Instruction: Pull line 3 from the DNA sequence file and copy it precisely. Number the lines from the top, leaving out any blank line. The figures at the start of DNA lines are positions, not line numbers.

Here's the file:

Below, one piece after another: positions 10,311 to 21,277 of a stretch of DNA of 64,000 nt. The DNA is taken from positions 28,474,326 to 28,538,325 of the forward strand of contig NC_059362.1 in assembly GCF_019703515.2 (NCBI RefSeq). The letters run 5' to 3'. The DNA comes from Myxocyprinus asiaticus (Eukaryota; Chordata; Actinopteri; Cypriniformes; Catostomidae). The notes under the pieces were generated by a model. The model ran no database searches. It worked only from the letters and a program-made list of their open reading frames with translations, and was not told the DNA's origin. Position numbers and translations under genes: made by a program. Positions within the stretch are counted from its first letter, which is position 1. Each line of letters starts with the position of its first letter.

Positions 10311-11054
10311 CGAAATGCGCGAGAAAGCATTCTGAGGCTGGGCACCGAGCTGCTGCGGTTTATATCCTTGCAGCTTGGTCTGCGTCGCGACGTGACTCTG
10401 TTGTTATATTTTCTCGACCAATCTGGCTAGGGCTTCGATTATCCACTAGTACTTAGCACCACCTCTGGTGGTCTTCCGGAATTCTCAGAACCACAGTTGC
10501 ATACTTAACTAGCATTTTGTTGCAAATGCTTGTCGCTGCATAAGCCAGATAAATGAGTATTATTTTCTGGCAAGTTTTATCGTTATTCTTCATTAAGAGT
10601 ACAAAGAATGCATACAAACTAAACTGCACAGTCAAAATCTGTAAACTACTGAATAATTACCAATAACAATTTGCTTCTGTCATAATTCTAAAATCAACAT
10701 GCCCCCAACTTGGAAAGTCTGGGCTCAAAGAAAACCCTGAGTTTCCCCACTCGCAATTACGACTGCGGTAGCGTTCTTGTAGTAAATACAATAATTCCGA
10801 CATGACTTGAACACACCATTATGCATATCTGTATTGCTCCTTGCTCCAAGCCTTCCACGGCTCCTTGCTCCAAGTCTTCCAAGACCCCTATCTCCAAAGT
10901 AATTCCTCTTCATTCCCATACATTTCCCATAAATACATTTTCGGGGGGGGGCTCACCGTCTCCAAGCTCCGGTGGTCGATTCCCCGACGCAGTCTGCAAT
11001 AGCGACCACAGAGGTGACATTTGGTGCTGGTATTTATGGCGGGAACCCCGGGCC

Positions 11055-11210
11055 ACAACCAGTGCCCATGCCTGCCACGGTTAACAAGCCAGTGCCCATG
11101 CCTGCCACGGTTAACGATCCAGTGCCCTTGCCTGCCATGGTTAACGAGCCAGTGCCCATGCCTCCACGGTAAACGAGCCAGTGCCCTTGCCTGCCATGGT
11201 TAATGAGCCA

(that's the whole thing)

10311 CGAAATGCGCGAGAAAGCATTCTGAGGCTGGGCACCGAGCTGCTGCGGTTTATATCCTTGCAGCTTGGTCTGCGTCGCGACGTGACTCTG